People often get to know about another country’s culture through its cuisine -where the ingredients come from, how the dishes are cooked and how the dishes originated.
During the Golden Week holiday, that’s exactly how nearly 50 people in Tokyo got to know more about the rich history of Estonia, learning how to make Estonian culinary delights.
The instructors were Estonian natives, including a diplomat, and participants — mostly Japanese — whipped up a variety of meals with the instructors.
It was the sixth in a series of events that were started last October by International Artists Center (IAC), a nonprofit group that organizes international exchange programs in cooperation with various embassies.
So far, the series has featured the cuisines of Ecuador, Uzbekistan, Pakistan, Latvia and Madagascar. In each of the sessions, at least one diplomat from each country took on the role of instructor.
The group says it tries to feature meals from countries that are not widely known in Japan, so that the events can bring Japanese people’s attention to the cultures of those countries.
During the latest event, Rutt Molter, a cultural attache at the Estonian Embassy, used a slideshow and lecture to introduce the culture and lifestyle of Estonia, which was translated into Japanese. Afterward, Estonian natives gave attendees instructions on how to cook Estonian dishes.
One of the instructors was a member of the Japan-Estonia Friendship Association, a group organizing cultural exchange programs between the two countries that also cosponsored the event.
“We want the Japanese to get to know about a country through a lecture first, then go into the actual cooking,” said Terumi Kanaya, representative of IAC. “We want people to taste, experience, and do something together through such events.”
The day’s menu included German-style stuffed pork schnitzel with sauerkraut, a typical Estonian dish for the Christmas season, and “kasukas” salad with beets, potato, carrots, herring preserved in salt, boiled egg, and yogurt — a colorful recipe for the summer that originally came from Russia and later gained popularity in Estonia in the 1970s. Estonia has, throughout its history, been under Russian, German, Danish and Swedish colonial rule, and various influences from these countries can be seen in its cuisine.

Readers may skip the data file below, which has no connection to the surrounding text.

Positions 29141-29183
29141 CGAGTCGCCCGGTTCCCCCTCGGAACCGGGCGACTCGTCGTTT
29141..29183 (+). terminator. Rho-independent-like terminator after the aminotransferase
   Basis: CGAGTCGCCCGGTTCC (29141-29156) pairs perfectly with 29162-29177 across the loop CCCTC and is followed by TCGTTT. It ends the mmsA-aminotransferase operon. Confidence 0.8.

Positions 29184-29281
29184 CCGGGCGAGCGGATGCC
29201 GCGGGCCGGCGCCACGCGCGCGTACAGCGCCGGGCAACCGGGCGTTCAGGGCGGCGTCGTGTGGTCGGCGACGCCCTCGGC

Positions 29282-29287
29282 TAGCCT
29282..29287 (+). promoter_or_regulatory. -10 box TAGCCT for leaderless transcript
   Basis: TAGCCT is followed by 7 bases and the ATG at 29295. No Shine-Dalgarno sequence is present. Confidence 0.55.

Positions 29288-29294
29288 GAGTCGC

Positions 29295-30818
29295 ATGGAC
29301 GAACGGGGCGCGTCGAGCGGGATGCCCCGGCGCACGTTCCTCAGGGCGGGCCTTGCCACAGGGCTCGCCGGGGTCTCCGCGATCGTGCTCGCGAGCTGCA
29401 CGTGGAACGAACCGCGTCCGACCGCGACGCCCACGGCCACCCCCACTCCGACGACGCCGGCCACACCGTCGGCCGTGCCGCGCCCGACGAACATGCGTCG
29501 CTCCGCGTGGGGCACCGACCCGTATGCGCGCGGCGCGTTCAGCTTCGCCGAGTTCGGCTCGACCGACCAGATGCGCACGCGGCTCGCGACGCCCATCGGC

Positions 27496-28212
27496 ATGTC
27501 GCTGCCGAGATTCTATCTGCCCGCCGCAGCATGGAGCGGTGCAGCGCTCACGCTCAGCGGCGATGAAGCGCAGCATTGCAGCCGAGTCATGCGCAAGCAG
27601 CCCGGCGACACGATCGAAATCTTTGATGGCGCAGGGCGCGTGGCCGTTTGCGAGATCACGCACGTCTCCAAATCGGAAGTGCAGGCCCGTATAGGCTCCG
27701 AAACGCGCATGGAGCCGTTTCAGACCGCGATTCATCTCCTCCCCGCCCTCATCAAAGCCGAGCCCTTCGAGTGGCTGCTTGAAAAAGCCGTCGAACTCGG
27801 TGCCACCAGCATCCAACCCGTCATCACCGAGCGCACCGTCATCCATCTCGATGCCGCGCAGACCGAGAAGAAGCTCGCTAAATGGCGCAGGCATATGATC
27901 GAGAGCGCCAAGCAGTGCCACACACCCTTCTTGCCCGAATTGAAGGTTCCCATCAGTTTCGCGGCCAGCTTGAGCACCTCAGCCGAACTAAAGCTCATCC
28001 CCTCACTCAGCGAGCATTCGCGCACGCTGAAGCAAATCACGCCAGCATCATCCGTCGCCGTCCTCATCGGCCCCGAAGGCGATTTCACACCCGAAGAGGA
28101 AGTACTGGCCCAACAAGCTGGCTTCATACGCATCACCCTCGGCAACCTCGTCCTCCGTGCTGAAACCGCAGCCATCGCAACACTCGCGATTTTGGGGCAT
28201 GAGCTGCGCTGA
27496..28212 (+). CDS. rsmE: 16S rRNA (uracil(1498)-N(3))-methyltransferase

To top things off, the recipe for a dessert called “kama,” which combines yogurt and a mixture of various roasted and ground grains, was introduced.
A 34-year-old company worker from Tokyo who participated in the events for the first time said that although she had never been to Estonia, the event gave her a better idea of the country’s gastronomic heritage and even sparked her interest in visiting the nation in the near future.
“It was great because an Estonian staff member from the embassy explained to us about the country and its cuisine,” she said.
Hiroko Shimobuchi, 47, a company worker from Toshima Ward, said she had visited Estonia, and was impressed by how the old city center of Tallinn, the nation’s capital and designated UNESCO World Heritage Site, has remained in such beautiful, orderly condition since its foundation in the 13th century.
“I would definitely go there again,” she said.
“Today, I found out that Estonian cuisine has tastes that are familiar even to us Japanese. I like the way a lot of yogurt is used,” she added.
In a country with a long and cold winter, a lot of the Estonian dishes are based on meat, fish and potatoes, with black rye bread as staple food, and beer to accompany them. During the short summer season, heavy dishes disappear, and are replaced by dishes abundant in fruit and vegetables. Dairy products, including a type of sour milk called “kefir” and sour cream, are also very popular.
Raivo Toyoda, a native of Madagascar who has lived in Japan for over 30 years, said she took part in the last event as an instructor on her home country’s dishes. “I decided to be a participant this time, because I enjoyed the event last time. My hobby is cooking, so it’s great to make friends this way through cooking,” she said, remarking on how colorful and beautiful the Estonian dishes looked.
Yuriko Otsuka, another member of the Japan-Estonia Friendship Association, said she fell in love with Estonia first through its people.
“I get some kind of nostalgic feeling when I talk with Estonian people,” she said.
“I think the event went very well. Today, cooking brought people together to spend some nice time and to enjoy each other’s company,” Molter, the Estonian cultural attache, said with a smile.
“I was surprised that Japanese were so interested in learning something from our culture. Estonia has its own culture and custom. I’m happy if Japanese people enjoyed today’s event and the presentation of our country and keep some nice memories from it.”